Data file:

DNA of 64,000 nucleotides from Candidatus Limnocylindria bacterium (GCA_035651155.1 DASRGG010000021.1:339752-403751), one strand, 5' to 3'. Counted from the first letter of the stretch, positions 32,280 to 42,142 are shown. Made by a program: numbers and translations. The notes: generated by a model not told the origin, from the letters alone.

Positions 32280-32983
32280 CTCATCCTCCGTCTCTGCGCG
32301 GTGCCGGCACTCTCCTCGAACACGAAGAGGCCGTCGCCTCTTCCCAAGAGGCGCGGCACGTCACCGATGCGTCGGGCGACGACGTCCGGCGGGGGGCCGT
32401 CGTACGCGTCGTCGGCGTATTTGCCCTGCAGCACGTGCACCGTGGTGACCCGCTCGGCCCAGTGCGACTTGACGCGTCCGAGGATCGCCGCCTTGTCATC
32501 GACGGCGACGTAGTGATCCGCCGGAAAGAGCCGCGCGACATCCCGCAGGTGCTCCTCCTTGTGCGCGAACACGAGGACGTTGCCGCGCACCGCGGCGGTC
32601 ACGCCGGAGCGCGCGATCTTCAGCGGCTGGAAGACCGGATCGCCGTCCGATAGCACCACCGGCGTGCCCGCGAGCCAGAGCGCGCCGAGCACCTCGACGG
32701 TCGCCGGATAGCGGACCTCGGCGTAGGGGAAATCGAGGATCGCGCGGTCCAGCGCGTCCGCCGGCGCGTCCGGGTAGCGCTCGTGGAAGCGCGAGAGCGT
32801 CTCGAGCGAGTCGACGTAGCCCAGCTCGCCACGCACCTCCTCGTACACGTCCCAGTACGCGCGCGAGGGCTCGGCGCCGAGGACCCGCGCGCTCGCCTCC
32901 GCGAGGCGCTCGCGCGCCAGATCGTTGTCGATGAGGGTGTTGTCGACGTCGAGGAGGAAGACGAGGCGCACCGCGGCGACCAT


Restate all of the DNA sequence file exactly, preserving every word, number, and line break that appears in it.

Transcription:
DNA of 64,000 nucleotides from Candidatus Limnocylindria bacterium (GCA_035651155.1 DASRGG010000021.1:339752-403751), one strand, 5' to 3'. Counted from the first letter of the stretch, positions 32,280 to 42,142 are shown. Made by a program: numbers and translations. The notes: generated by a model not told the origin, from the letters alone.

Positions 32280-32983
32280 CTCATCCTCCGTCTCTGCGCG
32301 GTGCCGGCACTCTCCTCGAACACGAAGAGGCCGTCGCCTCTTCCCAAGAGGCGCGGCACGTCACCGATGCGTCGGGCGACGACGTCCGGCGGGGGGCCGT
32401 CGTACGCGTCGTCGGCGTATTTGCCCTGCAGCACGTGCACCGTGGTGACCCGCTCGGCCCAGTGCGACTTGACGCGTCCGAGGATCGCCGCCTTGTCATC
32501 GACGGCGACGTAGTGATCCGCCGGAAAGAGCCGCGCGACATCCCGCAGGTGCTCCTCCTTGTGCGCGAACACGAGGACGTTGCCGCGCACCGCGGCGGTC
32601 ACGCCGGAGCGCGCGATCTTCAGCGGCTGGAAGACCGGATCGCCGTCCGATAGCACCACCGGCGTGCCCGCGAGCCAGAGCGCGCCGAGCACCTCGACGG
32701 TCGCCGGATAGCGGACCTCGGCGTAGGGGAAATCGAGGATCGCGCGGTCCAGCGCGTCCGCCGGCGCGTCCGGGTAGCGCTCGTGGAAGCGCGAGAGCGT
32801 CTCGAGCGAGTCGACGTAGCCCAGCTCGCCACGCACCTCCTCGTACACGTCCCAGTACGCGCGCGAGGGCTCGGCGCCGAGGACCCGCGCGCTCGCCTCC
32901 GCGAGGCGCTCGCGCGCCAGATCGTTGTCGATGAGGGTGTTGTCGACGTCGAGGAGGAAGACGAGGCGCACCGCGGCGACCAT